When I first got the book, the avocado-guacamole bread caught my eye right away. I love avocado and wanted to give this bread a try. It was the first or second bread I made from Healthy Breads in Five. I'm just going to work from memory on this one because I didn't make the dough again for the group. I thought the bread was pretty tasty myself and liked the chunks of tomato that you could see when you sliced into the bread. The kids didn't like this bread, and Paul was pretty lukewarm about it as I recall. I tried freezing part of the dough to make a loaf another time from it, but I think the veggies didn't appreciate being frozen. It turned very weepy when I defrosted it and made a very flat, unappetizing loaf. I know some of the doughs say that you can freeze them and use later and this didn't happen to be one of the recipes that said that, so I should have paid more attention there. I suppose I would have been better off baking the dough and freezing the loaf. A whole batch of this dough was more than our family could really get through.

Our family loves the flavors in pesto, so I decided to make a whole batch of the pesto pine nut bread. When Ivy saw the jar of pesto, she wanted to know when we were having pesto and was disappointed that I was using it for bread. And the pine nuts barely made it to the bread since someone who will remain unnamed decided to snarf down a good deal of the bag without asking permission. (His name starts with P...) So I was working with slightly less than 1/2 a cup of pine nuts, but I figured it wouldn't be a huge difference. I also used more wheat flour than the recipe called for and less all purpose flour. I had the spelt flour from the beet rolls and used it and about 3.5 cups of fresh-milled wheat flour and about 1.5 cups of a.p. flour. I mixed the dough this afternoon and decided I would make a loaf from the unrefrigerated dough since it seems to give a better rise for me most of the time. It was pretty sticky to work with and when I shaped the first loaf, I decided we'd probably need two loaves, so I made another one, too. The house smelled delicious while they baked.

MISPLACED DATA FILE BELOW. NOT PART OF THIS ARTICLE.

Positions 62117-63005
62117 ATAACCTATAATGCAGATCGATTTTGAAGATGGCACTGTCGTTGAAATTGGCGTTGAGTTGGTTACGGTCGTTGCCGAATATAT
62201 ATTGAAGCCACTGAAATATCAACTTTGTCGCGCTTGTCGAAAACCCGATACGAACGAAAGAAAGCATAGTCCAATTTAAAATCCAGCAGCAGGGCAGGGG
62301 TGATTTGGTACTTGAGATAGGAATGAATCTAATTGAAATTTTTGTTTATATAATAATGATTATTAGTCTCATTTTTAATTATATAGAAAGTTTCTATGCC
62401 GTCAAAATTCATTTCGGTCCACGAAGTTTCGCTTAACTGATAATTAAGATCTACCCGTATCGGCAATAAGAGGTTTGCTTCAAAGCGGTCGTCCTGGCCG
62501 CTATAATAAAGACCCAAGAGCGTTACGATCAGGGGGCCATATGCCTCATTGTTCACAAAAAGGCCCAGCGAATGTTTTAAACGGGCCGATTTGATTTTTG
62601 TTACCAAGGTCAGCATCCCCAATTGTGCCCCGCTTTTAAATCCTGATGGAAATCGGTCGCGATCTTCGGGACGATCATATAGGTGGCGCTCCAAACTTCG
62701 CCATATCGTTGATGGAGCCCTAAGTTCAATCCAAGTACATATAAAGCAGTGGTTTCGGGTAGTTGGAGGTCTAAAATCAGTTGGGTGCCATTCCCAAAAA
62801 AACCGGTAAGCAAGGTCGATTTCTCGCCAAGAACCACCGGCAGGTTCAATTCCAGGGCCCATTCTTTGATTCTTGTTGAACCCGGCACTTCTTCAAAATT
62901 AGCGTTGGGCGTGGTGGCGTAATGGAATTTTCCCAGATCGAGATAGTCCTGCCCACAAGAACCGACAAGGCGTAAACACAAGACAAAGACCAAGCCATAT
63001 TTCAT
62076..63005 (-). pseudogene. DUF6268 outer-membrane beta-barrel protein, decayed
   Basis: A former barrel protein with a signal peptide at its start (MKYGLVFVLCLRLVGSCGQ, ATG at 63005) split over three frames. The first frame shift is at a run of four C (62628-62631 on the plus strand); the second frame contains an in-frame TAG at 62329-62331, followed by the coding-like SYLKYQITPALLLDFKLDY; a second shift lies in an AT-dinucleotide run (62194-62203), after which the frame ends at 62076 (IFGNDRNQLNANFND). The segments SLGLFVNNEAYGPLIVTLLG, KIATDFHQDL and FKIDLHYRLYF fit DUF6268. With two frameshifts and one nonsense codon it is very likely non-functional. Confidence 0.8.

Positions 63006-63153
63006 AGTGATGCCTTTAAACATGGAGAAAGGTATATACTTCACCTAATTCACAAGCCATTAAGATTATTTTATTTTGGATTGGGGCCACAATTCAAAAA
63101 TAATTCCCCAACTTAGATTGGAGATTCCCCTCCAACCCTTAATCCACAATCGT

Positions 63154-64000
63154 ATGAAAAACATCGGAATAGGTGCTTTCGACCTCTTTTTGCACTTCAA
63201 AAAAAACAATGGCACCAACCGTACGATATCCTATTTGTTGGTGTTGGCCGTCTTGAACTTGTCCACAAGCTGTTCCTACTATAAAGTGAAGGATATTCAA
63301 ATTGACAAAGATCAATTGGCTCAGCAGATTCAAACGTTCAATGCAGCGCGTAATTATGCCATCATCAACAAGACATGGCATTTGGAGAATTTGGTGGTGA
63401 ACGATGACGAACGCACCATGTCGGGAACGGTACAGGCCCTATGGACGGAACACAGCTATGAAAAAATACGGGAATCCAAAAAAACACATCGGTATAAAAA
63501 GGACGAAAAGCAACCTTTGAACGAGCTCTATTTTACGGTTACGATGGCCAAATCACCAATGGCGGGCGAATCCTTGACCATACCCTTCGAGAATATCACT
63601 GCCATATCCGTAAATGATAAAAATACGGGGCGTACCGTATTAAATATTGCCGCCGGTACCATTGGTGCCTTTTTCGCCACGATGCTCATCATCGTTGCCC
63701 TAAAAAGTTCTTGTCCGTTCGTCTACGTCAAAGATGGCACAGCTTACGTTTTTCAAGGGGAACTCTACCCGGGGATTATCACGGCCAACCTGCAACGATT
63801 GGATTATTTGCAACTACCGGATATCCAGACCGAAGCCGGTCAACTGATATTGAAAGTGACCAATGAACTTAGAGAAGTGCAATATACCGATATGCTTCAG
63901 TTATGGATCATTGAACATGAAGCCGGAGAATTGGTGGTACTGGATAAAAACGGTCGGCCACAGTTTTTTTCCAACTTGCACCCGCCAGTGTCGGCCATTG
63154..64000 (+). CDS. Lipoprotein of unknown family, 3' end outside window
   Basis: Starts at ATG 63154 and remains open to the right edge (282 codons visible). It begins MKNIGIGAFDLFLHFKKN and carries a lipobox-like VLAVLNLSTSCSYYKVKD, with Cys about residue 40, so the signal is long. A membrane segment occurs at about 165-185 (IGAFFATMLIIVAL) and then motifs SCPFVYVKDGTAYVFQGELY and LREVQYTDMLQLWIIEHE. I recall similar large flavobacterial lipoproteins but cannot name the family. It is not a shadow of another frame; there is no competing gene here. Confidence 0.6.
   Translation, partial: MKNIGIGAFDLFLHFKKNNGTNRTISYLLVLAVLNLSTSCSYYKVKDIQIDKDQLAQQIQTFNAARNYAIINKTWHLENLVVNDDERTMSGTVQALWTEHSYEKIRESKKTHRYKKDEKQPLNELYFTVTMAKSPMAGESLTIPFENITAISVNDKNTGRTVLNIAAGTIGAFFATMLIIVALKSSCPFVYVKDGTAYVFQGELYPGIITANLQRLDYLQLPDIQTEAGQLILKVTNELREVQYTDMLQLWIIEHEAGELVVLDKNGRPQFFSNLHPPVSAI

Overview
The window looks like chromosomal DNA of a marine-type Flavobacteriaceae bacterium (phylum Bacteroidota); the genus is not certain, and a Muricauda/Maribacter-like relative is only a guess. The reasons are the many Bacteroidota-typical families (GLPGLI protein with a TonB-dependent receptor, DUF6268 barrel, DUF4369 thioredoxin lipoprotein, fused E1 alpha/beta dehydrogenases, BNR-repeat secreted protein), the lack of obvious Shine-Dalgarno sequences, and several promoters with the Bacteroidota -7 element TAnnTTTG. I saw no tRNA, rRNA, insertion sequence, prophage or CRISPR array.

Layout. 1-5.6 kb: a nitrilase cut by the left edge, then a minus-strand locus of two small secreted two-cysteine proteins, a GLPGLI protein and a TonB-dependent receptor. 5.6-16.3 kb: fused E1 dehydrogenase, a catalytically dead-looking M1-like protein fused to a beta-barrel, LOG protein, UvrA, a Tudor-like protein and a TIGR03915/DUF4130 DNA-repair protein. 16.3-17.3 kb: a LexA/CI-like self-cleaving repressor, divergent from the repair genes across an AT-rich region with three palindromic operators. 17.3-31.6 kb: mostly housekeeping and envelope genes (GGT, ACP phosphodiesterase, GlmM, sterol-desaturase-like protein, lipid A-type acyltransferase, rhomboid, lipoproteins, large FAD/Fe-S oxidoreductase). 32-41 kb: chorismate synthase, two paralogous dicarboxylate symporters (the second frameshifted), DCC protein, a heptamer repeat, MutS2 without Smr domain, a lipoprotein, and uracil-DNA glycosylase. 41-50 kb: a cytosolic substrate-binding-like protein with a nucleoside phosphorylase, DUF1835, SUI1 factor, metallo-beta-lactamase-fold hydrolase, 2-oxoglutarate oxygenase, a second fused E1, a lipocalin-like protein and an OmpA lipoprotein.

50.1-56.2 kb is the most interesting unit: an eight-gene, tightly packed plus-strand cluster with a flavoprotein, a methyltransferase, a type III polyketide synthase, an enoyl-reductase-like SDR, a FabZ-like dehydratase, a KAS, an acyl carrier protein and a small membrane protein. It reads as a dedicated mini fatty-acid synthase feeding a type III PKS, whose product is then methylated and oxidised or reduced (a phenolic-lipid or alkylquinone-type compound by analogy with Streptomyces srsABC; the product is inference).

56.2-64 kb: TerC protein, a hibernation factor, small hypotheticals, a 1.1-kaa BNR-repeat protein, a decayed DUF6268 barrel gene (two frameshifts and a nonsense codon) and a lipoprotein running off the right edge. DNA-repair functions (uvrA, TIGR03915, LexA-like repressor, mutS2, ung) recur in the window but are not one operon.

I wanted to serve the bread with fresh mozzarella and turkey burgers. I still don't know where I went wrong with the mozzarella, but it didn't come together like it should have. I wasn't paying attention when I started the mozzarella and was working from a different recipe than I normally use. It was more like a ricotta texture when I was done, and I couldn't stretch it at all like mozzarella is supposed to because it just was a gloppy mess. I still scooped a bit of the cheese onto my burger and popped it under the broiler. It didn't taste bad, just not what was expected. I was a bit annoyed to waste a gallon of milk on that. I know that the expression "Don't cry over spilled milk" originated with reference to someone who did their own milking because it's just more disappointing to waste the milk when you actually put in the labor to get it!

Despite the disappointing turnout of the cheese, we had the bread for dinner with turkey burgers still. Paul and Ivy both said the bread was good. As they didn't really care for the veggie side I made with dinner, I guess the bread was the best part of the meal. Didn't garner any raves this time around like the olive oil bread did. I'm going to use the leftover bread to make pizza, I think. Although this was a tasty bread, I think I would probably just go for a plain loaf and put the pesto on the pasta next time. Plus pine nuts are a little pricey to do very often. (As a side note, when I make pesto, I've found that walnuts are a very tasty and much less costly substitute for pine nuts.)

You can see what others did with this dough by visiting the HBin5 Bread Braid hosted at Big Black Dog.